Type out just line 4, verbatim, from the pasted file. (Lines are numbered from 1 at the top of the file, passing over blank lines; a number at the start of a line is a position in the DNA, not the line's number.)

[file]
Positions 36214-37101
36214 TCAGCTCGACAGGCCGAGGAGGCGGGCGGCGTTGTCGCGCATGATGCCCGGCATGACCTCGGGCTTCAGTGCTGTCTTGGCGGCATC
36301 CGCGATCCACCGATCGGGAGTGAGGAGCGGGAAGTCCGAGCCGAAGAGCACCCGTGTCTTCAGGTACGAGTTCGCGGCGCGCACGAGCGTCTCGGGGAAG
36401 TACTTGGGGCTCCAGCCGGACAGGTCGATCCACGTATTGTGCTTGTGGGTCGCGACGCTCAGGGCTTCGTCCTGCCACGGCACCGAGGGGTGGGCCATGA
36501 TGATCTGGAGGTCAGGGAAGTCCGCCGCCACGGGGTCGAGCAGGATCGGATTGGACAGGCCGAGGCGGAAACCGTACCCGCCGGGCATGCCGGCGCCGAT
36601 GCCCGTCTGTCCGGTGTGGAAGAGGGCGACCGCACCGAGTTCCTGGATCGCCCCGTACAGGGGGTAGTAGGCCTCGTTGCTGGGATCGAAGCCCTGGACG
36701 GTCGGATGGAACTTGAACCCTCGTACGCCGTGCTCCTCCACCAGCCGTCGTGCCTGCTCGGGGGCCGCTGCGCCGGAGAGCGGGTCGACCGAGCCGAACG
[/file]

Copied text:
36401 TACTTGGGGCTCCAGCCGGACAGGTCGATCCACGTATTGTGCTTGTGGGTCGCGACGCTCAGGGCTTCGTCCTGCCACGGCACCGAGGGGTGGGCCATGA